Maybe Jesus’ relatives were dismayed that the first-born son wasn’t supporting his family but was gallivanting around Galilee as a self-appointed prophet. Or maybe they wanted him, as Messiah, to have bigger and better ambitions, such as promising a revolution instead of preaching and healing the sick. The Gospel of Mark does not explain; it merely sets up a showdown of sorts as the family arrives to seize Jesus.

As the story goes, Jesus just keeps on talking. The scribes say that he is possessed by the ruler of demons, and casts out demons by that authority. Jesus responds with some cryptic words about Satan and strong men and unforgiveable sins. These would all be interesting things to explore, but for this message I’ll to stick with the idea of family.

When the crowd says that his family is summoning him from outside the crowded building, Jesus answers with a shocking statement: “Who is my mother? Who are my brothers? … Look, here [these people seated around me] are my mother and my brothers. Whoever does God’s will is my brother, sister and mother.”

This you can imagine is good news for those inside the house, who seek to identify with Jesus and his message. Yet it is also good news for Mark’s earliest readers who found themselves estranged from their biological families. However, this is bad news for Jesus’ relatives on the outside and others who have high regard for customary notions of honor and social stability.

Jesus redefines the criteria for who constitutes his true family. And, this goes beyond some sort of pay back for his mother’s and brothers’ opinion about his sanity. Jesus makes a claim about what it might mean to belong to other people. He makes a claim about identity.

Families, or “households,” were the primary social and economic units of first-century society. Jesus speaks to deeply embedded cultural assumptions when he determines his true family not by blood relations, but by those doing the will of God.

No wonder some people are bent on killing him in this book.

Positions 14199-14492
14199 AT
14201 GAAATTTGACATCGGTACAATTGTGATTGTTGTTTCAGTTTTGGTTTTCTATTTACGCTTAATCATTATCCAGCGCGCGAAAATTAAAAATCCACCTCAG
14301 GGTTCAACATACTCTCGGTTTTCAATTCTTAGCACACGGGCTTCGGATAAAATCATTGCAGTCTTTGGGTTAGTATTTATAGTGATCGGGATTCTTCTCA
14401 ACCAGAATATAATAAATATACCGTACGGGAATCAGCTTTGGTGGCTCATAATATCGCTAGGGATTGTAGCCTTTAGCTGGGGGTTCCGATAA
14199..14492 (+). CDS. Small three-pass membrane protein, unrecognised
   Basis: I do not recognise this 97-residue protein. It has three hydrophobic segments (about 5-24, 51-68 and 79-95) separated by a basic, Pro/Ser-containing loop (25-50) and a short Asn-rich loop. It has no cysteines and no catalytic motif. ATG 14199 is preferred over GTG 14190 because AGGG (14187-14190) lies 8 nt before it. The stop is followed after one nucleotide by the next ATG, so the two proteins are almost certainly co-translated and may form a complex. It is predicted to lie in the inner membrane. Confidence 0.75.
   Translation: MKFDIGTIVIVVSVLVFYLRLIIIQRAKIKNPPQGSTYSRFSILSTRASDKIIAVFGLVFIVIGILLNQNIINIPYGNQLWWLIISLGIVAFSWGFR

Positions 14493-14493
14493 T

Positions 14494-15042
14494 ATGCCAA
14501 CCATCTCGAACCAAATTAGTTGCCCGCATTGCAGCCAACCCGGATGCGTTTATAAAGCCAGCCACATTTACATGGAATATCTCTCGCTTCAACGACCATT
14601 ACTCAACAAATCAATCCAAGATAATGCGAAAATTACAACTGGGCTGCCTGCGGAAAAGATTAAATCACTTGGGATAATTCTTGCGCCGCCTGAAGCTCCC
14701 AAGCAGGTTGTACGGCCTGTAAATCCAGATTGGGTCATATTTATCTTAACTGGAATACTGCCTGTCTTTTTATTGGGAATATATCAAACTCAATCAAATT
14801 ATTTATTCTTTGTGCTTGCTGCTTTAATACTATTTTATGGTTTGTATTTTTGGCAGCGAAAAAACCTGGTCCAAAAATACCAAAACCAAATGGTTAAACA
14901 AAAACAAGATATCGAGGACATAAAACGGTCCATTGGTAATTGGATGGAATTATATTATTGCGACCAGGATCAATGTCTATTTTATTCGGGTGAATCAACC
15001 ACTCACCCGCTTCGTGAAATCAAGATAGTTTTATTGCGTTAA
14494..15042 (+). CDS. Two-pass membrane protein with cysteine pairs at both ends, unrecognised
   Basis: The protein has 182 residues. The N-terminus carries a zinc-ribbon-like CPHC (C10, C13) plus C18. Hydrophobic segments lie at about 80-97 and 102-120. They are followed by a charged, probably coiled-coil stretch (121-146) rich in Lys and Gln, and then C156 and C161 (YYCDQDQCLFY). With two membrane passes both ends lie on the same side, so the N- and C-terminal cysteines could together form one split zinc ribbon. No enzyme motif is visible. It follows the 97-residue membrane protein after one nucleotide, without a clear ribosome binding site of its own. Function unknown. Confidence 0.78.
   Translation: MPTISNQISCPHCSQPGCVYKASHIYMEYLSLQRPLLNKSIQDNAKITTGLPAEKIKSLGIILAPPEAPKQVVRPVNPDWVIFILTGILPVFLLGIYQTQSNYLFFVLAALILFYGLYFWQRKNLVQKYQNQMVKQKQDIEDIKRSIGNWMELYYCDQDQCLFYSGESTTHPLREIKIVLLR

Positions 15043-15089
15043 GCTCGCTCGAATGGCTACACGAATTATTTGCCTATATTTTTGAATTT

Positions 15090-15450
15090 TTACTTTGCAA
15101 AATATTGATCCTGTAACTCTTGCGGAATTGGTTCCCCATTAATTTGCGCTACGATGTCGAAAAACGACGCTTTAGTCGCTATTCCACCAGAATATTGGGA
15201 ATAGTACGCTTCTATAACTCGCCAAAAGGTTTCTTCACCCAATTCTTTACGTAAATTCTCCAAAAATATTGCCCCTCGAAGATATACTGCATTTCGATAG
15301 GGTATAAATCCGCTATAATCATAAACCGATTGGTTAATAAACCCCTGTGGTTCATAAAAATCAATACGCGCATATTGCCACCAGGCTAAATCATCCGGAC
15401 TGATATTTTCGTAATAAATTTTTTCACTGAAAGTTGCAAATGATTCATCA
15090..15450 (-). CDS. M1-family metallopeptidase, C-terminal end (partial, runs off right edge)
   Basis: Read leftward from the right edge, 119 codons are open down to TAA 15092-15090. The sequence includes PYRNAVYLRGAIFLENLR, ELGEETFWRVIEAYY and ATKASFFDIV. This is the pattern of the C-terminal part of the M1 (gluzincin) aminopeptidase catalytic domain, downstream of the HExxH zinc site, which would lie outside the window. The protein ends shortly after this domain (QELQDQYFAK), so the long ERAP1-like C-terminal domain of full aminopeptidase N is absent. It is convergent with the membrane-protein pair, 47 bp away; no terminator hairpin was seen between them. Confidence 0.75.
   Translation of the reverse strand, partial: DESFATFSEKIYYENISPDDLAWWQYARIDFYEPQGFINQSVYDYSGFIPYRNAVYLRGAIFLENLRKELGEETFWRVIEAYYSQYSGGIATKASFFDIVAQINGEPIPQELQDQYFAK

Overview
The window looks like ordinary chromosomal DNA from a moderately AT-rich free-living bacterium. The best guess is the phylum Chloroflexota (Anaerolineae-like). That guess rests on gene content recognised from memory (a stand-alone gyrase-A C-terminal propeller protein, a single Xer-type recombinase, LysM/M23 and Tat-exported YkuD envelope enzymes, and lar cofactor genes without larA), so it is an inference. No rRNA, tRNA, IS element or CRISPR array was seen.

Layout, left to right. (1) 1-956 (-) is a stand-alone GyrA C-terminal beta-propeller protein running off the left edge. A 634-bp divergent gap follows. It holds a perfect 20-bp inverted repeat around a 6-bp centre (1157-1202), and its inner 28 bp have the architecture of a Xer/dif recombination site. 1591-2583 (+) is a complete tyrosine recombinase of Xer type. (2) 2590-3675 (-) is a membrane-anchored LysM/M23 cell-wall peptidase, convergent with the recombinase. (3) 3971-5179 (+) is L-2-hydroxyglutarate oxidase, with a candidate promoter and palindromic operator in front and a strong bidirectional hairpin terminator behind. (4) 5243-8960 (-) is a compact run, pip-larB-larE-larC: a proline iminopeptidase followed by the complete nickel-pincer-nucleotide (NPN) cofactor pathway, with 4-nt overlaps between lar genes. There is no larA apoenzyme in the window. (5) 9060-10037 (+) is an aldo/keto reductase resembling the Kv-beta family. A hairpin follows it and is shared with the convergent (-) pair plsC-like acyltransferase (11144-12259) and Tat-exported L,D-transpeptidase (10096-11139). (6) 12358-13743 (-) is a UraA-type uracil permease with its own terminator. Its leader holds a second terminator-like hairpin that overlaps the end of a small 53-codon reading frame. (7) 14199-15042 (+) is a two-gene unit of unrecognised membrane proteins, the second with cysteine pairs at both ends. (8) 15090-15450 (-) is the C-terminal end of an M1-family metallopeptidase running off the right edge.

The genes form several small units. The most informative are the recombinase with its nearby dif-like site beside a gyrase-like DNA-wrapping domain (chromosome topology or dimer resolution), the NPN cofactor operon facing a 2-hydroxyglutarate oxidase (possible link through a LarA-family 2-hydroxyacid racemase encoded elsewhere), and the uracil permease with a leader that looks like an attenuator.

Jesus was hardly the first thinker to use familial terms to describe the membership of a movement or an in-group. Still, his comment would strike many of his contemporaries as dangerous.

I ask us the following questions: Who do we include in our circles of care?  Does it not make sense to include those who are doing the will of God?  Can we?  Will we?

I’ve often hear people speak of chosen family… the idea that sometimes those who we connect most deeply with are not those who we are related to by blood, but rather those who we choose to weave together around us in tapestries of nurture, care and support. Such an idea often resonates deeply with those who have been excluded or not fully accepted by their family of origin- whether it be connected with their chosen sexual identity, those they choose to befriend, those whom they chose to marry, some money issue, a mistake made along the way, or whatever.

I think the good news of this text is that we all can choose to be part of God’s chosen family through our attitudes and actions. Jesus sees us and can choose us all to be brothers and sisters. Jesus goes beyond conventional boundaries of understanding family–and can claim us all as his kin.

As Christ’s body in the world, the Church — we are implored and invited to do the same. What if we saw our family as potentially the folk in the pew next to us and others who seek to serve God all across the world? What would be the residual effects of goodwill and cooperation if broadened our boundaries by expanding our circle of care beyond that of our own families and communities?

O, there are many ways that we at First UMC Chicago Temple are already doing this. However, there are indeed ways that we could go deeper and broader as we think about our kinship with all people.

We are part of the kingdom… in fact the “kin-dom” of God that Jesus proclaims. As we are chosen, so may we choose others with abundant hospitality and grace, and it is in choosing others that I think we most directly experience God’s love and care.

In this season of Pentecost, we celebrate the spirit of God, the divine wind that blows among us. This wind blows away the stale and stagnant air that can sometimes settle into our lives, replacing it with something fresh and new and life-giving. May this wind blow us toward greater inclusiveness, helping us to really see and choose ALL of our brothers and sisters as part of God’s kin-dom among us! Let us welcome all to the family!

God’s family is open, inviting, welcoming, forgiving, healing, blessing, nurturing, and full of love.   It is what I know we are striving to be.  No matter who you are, or where you are on life’s journey (Guess what?) – You are welcome to this family!